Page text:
Other introduced lizards

There are two introduced lizards in Mauritius that are not geckos. Their local names are confusing, as the agamid is locally known as a chameleon and the other, which is a true chameleon is locally referred to as an iguana.

 Agamid lizard Calotes versicolor


















This large slender lizard naturally found in Asia was deliberately introduced to Mauritius in the early 1900s from an introduced population on the neighbouring island La Réunion. It is commonly seen in open areas, such as gardens and grassy areas often on walls, fences and tree trunks. Their colour varies particularly in the breeding season when males turn dark in colour with a bright red head and shoulders, but they are mostly brown to pale olive-green. Because of its ability to rapidly change colour it is known as a chameleon in Mauritius. They have relatively long, slender legs and tails and are covered in rough scales with a dorsal crest. This lizard competes for food with the endemic day geckos and also predates upon them.

Panther chameleon Furcifer pardalis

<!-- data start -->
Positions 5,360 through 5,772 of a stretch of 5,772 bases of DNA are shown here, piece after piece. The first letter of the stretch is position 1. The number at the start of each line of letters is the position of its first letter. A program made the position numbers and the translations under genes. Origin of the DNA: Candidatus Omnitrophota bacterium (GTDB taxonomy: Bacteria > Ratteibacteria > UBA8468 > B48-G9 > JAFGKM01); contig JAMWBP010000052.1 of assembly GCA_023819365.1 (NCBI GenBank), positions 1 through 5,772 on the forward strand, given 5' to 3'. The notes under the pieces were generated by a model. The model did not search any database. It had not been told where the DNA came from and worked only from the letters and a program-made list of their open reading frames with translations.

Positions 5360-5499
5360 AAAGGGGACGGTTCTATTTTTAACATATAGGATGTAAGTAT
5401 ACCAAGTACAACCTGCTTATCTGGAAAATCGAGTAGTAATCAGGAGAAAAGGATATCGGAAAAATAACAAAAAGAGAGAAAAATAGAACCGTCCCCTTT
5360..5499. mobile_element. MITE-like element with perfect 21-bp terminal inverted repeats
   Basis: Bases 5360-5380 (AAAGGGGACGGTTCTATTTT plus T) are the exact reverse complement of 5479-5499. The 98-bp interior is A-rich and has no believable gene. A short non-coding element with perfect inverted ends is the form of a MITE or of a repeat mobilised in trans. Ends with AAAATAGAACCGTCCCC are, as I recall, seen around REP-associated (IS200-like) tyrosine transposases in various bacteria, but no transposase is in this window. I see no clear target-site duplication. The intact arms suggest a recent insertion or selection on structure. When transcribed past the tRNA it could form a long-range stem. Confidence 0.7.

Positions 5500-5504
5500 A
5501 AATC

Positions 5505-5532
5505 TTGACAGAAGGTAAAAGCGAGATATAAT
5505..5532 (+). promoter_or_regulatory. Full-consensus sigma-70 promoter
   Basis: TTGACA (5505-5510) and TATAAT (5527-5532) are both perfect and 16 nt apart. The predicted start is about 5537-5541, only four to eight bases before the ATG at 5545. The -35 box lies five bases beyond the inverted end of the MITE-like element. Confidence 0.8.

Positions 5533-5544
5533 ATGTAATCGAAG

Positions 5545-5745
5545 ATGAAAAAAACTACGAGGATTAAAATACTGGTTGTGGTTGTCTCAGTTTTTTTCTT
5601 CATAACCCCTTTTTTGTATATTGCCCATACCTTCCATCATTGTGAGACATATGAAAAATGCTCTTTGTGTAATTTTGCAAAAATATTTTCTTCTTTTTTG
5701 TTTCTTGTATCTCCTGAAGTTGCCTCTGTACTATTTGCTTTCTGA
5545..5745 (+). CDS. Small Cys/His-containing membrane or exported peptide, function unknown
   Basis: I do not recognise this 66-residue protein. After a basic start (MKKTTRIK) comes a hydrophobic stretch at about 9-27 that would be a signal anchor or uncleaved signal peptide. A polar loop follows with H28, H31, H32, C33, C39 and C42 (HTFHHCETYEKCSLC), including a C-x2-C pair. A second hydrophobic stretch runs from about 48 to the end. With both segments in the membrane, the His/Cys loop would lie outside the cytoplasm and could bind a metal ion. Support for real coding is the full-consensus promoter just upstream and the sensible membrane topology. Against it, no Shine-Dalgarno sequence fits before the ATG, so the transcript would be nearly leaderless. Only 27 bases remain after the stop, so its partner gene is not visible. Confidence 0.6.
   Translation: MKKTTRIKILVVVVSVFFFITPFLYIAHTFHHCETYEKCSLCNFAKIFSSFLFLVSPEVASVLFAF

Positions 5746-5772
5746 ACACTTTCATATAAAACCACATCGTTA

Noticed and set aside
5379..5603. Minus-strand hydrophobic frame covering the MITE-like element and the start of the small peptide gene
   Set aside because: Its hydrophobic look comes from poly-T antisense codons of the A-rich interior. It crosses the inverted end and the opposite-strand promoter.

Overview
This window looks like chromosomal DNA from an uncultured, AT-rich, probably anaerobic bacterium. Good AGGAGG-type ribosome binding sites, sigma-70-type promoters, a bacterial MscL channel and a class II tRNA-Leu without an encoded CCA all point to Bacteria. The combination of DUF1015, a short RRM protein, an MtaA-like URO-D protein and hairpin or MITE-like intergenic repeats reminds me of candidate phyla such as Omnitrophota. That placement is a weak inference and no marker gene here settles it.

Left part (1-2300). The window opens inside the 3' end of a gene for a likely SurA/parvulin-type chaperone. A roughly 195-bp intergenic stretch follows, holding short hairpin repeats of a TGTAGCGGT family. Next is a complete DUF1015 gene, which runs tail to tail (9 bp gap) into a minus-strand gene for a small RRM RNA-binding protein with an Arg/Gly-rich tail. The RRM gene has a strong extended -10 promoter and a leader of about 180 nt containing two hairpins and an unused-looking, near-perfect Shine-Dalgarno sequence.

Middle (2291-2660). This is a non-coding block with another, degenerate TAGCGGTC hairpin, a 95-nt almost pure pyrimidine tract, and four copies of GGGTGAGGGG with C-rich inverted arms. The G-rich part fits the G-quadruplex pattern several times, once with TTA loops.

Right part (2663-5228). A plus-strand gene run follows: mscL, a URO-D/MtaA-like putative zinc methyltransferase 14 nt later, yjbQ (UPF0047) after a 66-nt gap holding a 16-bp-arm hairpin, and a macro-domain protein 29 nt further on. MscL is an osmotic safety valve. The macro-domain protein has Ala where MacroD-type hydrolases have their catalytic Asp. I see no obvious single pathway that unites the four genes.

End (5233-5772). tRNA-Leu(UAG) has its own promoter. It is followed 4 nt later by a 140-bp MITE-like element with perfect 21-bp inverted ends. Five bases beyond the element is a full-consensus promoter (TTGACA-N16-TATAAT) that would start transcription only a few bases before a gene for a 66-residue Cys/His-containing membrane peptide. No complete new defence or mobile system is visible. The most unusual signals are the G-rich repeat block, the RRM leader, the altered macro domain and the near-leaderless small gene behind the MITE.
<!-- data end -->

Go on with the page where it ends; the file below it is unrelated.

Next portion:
This medium to large sized chameleon was deliberately introduced to Mauritius from Madagascar in the 1800s, but died out and was introduced again in the 1980s. For unknown reasons it is known locally as an iguana. They are mostly found in the southwest of Mauritius. They have a prehensile tail that acts as a fifth limb to grip vegetation. The tail is coiled when they are sleeping. Their colour varies from bright green with bands or stripes on the body, which are usually darker green or red. They often have a lighter coloured line which is white or pale blue that runs along each side or its body. The feet are distinguishable by their pincer type appearance with small claws. This diurnal chameleon can change its colour depending on its mood. Their eyes can move independently of one another so they can look in different directions at the same time. They feed by rapidly extending their long tongue to grasp invertebrates and small reptiles, such as the endemic day geckos; the tongue can be up to 1.5 times the length of the body.